Mintzberg et al ib 227 argue that effective management essentially means to

Mintzberg et al ib 227 argue that effective

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behaviour that was not expressly intended in the strategic planning process. Mintzberg et al. (ib.: 227) argue that effective management essentially means to sustain learning while pursuing the strategies that work. Whereas deliberate strategies provide an organisation with a sense of purposeful direction, emergent strategies imply that the organisation is learning incrementally. Fig. 2: Strategy as plan and strategy as pattern (adapted from Mintzberg et al. 1998: 12) Like the linear model the adaptive model builds upon a number of basic premises: Monocausal cause-effect-thinking and means-ends-thinking does not cope with the interdependencies in complex systems. Conscious control of the complex actual environment is impossible. In the perpetual process of strategising formulation and implementation are not distinguishable. Strategising is not executed as a top-down process but through collective learning and adaptation. Prior task of the strategist is not to design deliberate strategies but to shape the process of strategic learning in a way that new strategies can occur. The adaptive approaches to strategy reverse the linear means-ends-relation. Instead of searching for appropriate means to achieve defined ends, in a perpetual process of adaptation to the organisational environment only those ends are chosen that can presumably be achieved by the given means. Strategic behaviour focuses here on the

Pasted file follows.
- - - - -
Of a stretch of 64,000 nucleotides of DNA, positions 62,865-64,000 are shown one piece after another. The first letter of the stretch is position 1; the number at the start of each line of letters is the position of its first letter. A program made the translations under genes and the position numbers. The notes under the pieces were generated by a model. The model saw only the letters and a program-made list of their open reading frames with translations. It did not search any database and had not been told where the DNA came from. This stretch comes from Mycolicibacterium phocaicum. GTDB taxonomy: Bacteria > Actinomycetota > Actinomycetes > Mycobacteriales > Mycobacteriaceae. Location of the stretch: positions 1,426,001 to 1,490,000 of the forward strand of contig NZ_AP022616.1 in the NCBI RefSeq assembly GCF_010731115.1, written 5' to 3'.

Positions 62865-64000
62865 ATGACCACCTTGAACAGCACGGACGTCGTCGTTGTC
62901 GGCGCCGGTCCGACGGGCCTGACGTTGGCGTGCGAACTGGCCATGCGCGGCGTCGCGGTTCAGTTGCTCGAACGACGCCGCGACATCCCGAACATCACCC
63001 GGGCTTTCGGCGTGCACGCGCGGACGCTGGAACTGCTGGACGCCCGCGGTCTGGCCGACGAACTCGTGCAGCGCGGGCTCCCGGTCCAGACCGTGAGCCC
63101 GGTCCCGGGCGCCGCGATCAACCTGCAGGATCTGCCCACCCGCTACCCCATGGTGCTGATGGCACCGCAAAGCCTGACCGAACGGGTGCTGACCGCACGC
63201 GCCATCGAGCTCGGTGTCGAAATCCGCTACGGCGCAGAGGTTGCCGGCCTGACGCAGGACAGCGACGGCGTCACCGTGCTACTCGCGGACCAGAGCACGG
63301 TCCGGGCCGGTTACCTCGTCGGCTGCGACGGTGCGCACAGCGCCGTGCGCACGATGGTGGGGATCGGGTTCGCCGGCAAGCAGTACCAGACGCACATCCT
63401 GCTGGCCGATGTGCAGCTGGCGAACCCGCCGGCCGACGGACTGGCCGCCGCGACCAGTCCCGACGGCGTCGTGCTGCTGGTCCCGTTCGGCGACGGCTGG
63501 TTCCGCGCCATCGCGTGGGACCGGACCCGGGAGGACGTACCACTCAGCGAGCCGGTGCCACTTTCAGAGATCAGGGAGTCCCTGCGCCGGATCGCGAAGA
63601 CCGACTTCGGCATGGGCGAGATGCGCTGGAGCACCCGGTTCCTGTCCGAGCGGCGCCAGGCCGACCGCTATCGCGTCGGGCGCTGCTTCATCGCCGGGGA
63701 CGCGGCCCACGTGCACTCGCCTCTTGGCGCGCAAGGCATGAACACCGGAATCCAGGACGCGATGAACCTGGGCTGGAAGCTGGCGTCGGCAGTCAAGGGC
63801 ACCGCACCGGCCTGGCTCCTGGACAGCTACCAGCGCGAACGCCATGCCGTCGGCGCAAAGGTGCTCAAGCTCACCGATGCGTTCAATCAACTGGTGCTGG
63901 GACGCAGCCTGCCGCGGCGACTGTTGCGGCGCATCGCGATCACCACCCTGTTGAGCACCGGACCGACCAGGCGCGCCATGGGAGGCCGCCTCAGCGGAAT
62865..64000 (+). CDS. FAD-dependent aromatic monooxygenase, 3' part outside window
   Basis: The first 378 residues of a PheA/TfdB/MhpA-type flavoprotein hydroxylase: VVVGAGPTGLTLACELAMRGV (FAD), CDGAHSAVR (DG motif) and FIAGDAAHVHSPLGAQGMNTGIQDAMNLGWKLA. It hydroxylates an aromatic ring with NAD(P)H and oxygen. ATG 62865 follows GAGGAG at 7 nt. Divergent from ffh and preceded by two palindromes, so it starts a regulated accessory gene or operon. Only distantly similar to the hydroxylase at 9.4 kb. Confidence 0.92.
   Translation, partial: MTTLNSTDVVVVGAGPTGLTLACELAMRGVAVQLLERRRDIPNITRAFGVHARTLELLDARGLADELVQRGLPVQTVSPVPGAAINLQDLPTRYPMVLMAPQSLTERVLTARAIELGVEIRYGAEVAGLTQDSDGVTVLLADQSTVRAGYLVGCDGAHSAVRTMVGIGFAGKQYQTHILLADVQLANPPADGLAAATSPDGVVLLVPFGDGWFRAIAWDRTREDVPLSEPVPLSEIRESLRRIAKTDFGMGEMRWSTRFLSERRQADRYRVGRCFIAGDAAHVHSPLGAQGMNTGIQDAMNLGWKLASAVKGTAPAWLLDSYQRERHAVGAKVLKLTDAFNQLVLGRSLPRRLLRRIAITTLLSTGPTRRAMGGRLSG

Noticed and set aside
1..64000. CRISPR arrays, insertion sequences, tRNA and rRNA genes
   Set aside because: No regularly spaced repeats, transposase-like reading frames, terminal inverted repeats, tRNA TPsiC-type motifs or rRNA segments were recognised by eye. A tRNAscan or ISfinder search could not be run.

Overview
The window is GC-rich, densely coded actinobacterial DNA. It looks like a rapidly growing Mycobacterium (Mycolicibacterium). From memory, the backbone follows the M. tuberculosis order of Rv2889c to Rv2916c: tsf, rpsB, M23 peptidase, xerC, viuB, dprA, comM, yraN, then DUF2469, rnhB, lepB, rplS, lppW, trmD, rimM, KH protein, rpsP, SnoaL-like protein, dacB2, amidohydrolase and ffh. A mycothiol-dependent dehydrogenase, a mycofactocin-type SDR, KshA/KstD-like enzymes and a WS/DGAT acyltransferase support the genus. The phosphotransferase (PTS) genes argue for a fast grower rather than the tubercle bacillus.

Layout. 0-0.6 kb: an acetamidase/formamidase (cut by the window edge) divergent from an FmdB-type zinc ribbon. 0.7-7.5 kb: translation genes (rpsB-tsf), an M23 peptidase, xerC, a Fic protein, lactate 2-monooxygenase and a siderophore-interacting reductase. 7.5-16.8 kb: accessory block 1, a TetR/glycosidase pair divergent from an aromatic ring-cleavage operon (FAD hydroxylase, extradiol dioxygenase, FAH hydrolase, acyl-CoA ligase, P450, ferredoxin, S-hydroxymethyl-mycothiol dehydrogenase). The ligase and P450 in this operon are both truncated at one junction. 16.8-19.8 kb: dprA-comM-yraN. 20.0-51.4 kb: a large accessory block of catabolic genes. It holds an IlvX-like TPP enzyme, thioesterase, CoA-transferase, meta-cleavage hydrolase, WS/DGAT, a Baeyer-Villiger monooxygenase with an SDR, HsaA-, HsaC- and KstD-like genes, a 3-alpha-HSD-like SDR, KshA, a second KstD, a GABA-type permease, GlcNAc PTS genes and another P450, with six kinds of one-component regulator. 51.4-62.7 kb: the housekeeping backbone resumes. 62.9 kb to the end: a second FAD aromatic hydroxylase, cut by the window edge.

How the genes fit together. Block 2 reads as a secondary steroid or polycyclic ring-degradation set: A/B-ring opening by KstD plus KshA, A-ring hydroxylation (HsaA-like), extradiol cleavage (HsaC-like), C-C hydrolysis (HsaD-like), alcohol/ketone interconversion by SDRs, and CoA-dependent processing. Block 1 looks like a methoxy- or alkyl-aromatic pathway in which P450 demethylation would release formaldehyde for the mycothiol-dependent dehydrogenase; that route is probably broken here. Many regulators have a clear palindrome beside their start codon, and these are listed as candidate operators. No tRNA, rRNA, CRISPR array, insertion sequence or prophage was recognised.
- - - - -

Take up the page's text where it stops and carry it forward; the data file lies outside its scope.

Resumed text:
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Induced versus Autonomous Behaviour in Regional Development – A Process Model for Regional Strategy Formation Thorsten Wiechmann 6 gradual adjustment of routines as a reaction to the dynamic environment. Articulated strategies might be reflected in action routines and in this way influence development paths. 3.3 Integrative perspectives on strategy In their study „Strategy Formation in an Adhocracy“ Henry Mintzberg and Alexandra McHugh (1985) illustrated the two strategy models by striking metaphors from gardening. The analogy of tomato cultivation in a hothouse describes the paradigm of linear strategy formation. Strategies are formulated through a conscious controlled process, much as tomatoes are cultivated in a hothouse. As ripe tomatoes are picked and sent to the market, strategies are explicitly developed and then formally implemented. To manage this process means to preconceive insightful strategies, and then plant them carefully. The paradigm of adaptive strategy formation is represented by the ‘grassroots model’. It describes the idea that strategies are not planted and cultivated like tomatoes in a hothouse, they grow like weeds in a garden. These strategies can take root in all kinds of places. Sometimes weeds encompass a whole garden. The processes of proliferation may be conscious but need not be. To manage it means not to preconceive strategies but to recognise their emergence and to intervene when appropriate without cutting off the unexpected too quick (Mintzberg et al. 1998: 196). By juxtaposing these two extreme models against each other Mintzberg and McHugh want to make clear that both models are overstated and that real strategic behaviour falls somewhere in between. “All real strategic behaviour has to combine deliberate
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